At what age does a child start thinking about a career?(35 Posts)
Any time from about 7 up till 30+ IME
DS decided what he wanted to do at about 7, and hasn't wavered from it since.
I picked a subject I enjoyed at school, and carried on with it at uni - not because I wanted to spend my life doing it, but just because it was something I enjoyed. Then I got a job doing something completely unrelated and found it suited me - but I never sat down and thought "I want to be a computer programmer when I grow up" it just sort of happened.
My DS1 (14) did not have any idea about what he wanted to do till he joined the local ATC (air training corps) earlier this year now he wants to either join the RAF or army. My younger son (13) is interested in medicine or law although I've put him off the former as I believe he's temperamentally unsuited to it, he's been talking about these two careers for a couple of years. I work with children and lots of boys haven't got the faintest idea about what they want to do. My husband never knew what he wanted to do even when he had his A level results! I think boys find it harder than girls.
DS is 15, he hasn't really got a clue - he's very good and interested in sciencey subjects, and wants to do something in that sort of field, well most days, lol. But he hasn't narrowed it down any more than that really. Uni's looking likely based on his progress at school.
I'm not bothered particularly, if we're at the point of him applying for uni and he can't pick a course I might, but plenty of people pick a degree course because it leaves options afterwards and they can decide after that.
At 12 in my opinion, unless they have a particular talent or strong interest in something, they're not likely to have a realistic career plan and it's just a case of making sure they apply themselves to a broad range of subjects.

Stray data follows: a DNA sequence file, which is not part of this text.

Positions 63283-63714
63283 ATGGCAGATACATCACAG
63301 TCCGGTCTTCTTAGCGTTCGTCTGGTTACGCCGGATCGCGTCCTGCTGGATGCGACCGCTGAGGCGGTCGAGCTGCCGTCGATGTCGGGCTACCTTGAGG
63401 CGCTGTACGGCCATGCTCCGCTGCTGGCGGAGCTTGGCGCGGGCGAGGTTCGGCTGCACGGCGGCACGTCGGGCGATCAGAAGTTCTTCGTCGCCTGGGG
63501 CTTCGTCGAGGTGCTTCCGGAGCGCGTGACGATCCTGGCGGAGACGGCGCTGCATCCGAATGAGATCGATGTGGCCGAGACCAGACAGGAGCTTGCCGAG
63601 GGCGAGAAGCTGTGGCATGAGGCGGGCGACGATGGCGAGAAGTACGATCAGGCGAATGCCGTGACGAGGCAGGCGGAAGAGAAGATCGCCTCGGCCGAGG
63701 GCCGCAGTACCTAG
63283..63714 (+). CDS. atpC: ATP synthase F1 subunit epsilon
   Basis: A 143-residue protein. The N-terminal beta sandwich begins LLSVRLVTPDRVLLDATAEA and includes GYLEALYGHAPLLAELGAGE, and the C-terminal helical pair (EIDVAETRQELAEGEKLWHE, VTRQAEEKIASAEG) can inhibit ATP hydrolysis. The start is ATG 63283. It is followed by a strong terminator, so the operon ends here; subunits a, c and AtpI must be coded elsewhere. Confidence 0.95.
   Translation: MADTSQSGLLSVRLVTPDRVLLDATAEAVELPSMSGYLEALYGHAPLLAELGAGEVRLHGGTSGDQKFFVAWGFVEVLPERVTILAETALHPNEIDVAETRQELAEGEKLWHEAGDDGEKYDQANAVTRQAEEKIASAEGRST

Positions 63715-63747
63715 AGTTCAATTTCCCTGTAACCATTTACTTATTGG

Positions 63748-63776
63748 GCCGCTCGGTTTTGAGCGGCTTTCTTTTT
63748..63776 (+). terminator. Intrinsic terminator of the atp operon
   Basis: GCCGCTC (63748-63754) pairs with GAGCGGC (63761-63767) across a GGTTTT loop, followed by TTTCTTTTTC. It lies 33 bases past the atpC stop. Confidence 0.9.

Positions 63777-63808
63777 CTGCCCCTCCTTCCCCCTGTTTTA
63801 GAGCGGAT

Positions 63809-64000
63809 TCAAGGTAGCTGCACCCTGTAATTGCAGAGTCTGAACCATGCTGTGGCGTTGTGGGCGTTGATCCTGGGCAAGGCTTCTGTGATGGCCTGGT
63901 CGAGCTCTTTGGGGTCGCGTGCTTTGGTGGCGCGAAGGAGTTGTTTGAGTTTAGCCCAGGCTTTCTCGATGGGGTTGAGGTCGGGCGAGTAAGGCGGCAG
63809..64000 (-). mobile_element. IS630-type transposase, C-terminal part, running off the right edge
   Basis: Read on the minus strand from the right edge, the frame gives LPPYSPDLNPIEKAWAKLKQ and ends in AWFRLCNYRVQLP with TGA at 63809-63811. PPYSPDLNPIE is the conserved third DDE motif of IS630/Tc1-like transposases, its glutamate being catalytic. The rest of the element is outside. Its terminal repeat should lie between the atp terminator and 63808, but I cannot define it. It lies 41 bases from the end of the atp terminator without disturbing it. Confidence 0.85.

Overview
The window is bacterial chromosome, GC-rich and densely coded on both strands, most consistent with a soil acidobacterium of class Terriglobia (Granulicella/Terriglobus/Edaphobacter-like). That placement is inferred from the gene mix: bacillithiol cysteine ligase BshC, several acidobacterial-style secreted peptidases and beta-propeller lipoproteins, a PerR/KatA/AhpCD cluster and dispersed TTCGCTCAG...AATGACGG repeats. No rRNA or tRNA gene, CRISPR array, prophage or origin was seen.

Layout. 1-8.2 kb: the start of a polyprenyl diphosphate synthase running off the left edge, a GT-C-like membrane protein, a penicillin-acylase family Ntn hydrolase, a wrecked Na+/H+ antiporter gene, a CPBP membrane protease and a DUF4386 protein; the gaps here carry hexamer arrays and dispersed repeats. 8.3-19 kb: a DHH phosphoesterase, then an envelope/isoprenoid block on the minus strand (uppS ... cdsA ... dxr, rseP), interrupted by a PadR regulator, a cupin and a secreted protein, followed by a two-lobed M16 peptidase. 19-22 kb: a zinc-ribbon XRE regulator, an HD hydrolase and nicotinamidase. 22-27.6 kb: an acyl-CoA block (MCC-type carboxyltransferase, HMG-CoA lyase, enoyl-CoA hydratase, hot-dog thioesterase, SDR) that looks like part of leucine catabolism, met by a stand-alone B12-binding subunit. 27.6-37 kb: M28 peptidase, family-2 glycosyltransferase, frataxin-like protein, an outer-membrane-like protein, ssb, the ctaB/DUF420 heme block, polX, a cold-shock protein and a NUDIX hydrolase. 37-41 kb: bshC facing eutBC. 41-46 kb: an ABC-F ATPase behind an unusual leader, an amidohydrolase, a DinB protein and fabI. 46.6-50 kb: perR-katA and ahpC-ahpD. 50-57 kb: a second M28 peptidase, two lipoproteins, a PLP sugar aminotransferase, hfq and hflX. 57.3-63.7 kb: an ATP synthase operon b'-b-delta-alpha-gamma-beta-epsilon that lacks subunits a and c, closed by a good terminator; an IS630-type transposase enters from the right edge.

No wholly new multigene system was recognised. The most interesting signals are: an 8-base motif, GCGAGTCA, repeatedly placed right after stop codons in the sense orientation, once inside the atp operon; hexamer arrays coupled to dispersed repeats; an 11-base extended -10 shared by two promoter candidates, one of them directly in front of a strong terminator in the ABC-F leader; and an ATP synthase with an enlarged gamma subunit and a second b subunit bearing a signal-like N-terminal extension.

My 11 DD is still at the point of wanting to be a popstar even though she's tone deaf, lol
I think all you can do is help him look at what sorts of subjects he enjoys and/or is good at and work from there. It's more about staying reasonably broad to start with, and narrowing down to things you do well at, then seeing where that leads you.
The school won't let him choose too bad a set of subjects - assuming you're thinking about what he might do for GCSEs - so you just help him pick from the available options, and hope it becomes clearer as he goes along.
Some people know very young if they're heading towards a career as a doctor, lawyer, teacher etc.
But most people (ime) end up doing jobs they didn't even know existed when they were at school.
I think it depends on the child and also a little bit on what those around them are doing and thinking. DS knew what he wanted to do from very early on (aptitude clear at around 5,interest from around 8, seriously pursuing it from around 13). DD had all sorts of ideas, from the predictable(ballerina, nurse, policewoman) to the slightly less predictable (lorry driver, astronaut). DD then seemed to spend some time chasing the same dream as DS, which may not have been the right one for her but I think was partly her competitive spirit. She's 21 now and has changed direction a few times and is still not quite sure. I think this is partly because she is very good at quite a lot of things but is also highly competitive and wants to be the best at whatever she does.